Notes on His Girl Friday

  • I love your take on the hat’s journey from couture to cap. I love her coat. I loved her interview with poor Earl. “Production for use.” Interesting take on journalism too—they clearly have no problem becoming part of the story.
  • Cary Grant’s character is pretty repellent. His saving grace seems to be that he’s exceptionally funny and immensely active. Funny how attractive that combination can be, and how completely it overcomes his other shortcomings.
  • I think the title refers to Defoe’s Man Friday in Robinson Crusoe—a “native” from a neighboring island with ability and smarts who keeps Crusoe alive (after Crusoe helps deliver him from being cannibalized by his own people).
  • The movie’s a remake of an older movie called Front Page. Hildy should have been a guy. It was only when Howard Hawks’ secretary read the lines that he decided to cast the character as a woman. I think this might explain why it’s such a great part.
  • Molly Malloy doesn’t die—they say several times that she’s moving. But this doesn’t change the fact that no one seems to much mind her attempted suicide. I guess we’re supposed to take that opening caption seriously: “It all happened in the “dark ages” of the newspaper game – – when to a reporter “getting that story” justified anything short of murder.” Were you sorry you never got to hear Hildy’s story? I was. I wonder whether Molly’s attempt would have entered into it.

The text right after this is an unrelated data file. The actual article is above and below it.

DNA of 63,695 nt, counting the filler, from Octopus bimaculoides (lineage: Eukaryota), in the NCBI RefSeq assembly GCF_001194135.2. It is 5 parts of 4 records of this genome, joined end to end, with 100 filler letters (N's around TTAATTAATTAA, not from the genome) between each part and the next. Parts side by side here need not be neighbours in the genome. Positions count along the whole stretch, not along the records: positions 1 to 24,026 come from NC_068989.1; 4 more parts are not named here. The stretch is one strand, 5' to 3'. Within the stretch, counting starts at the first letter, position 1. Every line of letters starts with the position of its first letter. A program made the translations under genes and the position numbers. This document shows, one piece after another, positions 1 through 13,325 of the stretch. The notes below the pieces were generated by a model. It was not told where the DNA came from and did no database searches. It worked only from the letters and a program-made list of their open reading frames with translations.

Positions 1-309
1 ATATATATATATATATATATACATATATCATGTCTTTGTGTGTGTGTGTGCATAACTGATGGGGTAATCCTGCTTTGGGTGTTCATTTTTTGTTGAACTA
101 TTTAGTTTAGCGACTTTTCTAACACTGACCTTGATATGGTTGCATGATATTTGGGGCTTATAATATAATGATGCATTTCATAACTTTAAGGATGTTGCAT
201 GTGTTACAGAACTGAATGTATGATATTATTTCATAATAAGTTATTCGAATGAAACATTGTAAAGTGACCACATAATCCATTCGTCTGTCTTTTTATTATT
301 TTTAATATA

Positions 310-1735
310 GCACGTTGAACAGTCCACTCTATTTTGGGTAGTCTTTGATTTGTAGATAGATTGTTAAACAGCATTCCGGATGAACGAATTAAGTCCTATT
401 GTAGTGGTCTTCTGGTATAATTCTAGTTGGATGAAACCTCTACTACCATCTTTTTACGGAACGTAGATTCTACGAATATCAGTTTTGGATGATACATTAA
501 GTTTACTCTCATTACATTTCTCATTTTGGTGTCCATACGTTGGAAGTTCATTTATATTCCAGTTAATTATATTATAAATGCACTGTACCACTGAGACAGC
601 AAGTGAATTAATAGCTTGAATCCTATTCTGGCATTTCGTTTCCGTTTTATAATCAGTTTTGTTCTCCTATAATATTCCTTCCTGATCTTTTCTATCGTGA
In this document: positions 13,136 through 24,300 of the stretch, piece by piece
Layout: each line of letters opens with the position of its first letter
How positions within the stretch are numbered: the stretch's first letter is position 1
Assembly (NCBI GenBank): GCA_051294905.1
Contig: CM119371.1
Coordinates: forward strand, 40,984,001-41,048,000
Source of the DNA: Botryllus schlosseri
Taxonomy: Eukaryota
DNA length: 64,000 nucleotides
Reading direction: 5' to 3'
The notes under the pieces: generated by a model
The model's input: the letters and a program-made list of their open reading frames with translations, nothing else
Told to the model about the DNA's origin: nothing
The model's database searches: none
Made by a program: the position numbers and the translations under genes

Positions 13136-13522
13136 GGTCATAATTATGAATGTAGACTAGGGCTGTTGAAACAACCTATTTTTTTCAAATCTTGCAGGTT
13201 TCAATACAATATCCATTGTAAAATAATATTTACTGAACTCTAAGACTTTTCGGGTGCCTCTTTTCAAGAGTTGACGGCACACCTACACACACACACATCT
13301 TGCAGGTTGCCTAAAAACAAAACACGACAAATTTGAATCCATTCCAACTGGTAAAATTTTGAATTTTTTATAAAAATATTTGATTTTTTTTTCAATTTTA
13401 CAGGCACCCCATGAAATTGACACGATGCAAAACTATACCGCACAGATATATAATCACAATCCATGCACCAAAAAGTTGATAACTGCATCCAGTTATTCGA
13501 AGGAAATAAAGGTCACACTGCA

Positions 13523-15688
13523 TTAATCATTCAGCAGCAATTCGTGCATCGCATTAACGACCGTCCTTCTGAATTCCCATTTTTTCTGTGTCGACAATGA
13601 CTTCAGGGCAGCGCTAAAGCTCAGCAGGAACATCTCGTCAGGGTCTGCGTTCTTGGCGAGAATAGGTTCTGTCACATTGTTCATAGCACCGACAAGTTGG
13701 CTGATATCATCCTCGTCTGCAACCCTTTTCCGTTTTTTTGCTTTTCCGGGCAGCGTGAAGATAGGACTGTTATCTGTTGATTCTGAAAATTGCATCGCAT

• Why, in the name of all that’s holy, does Cary Grant tap the rolltop desk three times? I’ve watched it twice and I still don’t get it. Did he screw up, or did he want Earl to show himself?
  • He did have the whole planned out. He gave Louie directions to pay her back with counterfeit money. So he made sure Bruce would be in jail.
  • The luggage she’s carrying at the end is hers. My take is that, although at the beginning she objects to the fact that he’s not a conventional gentleman–he won’t invite her to sit down, she has to ask him for a cigarette, then for a light, then tell him not to walk ahead of her, etc.—she’s decided by the end that he offers her access to something she likes better. Makes sense, I guess. She’s not much of a gentleman herself; seems totally unperturbed by the journalists’ abuse of Molly.
  • I do find it weird that she’s so attracted to the idea of being a housewife. Doesn’t seem quite right. It’s interesting, though, that she lets slip, while typing out her story and distractedly fighting with Bruce, that she’s glad he’s going if he thought she was going to be some suburban wife and he was going to try to change her.
  • After Molly leaves the first time the journalists are totally deflated and uninterested in their poker game. They’re ashamed of themselves. This scene seemed both ugly and right.
  • I totally missed the rum thing. And yes, the mock turtle line is spectacular.

Fondly,
Millicent

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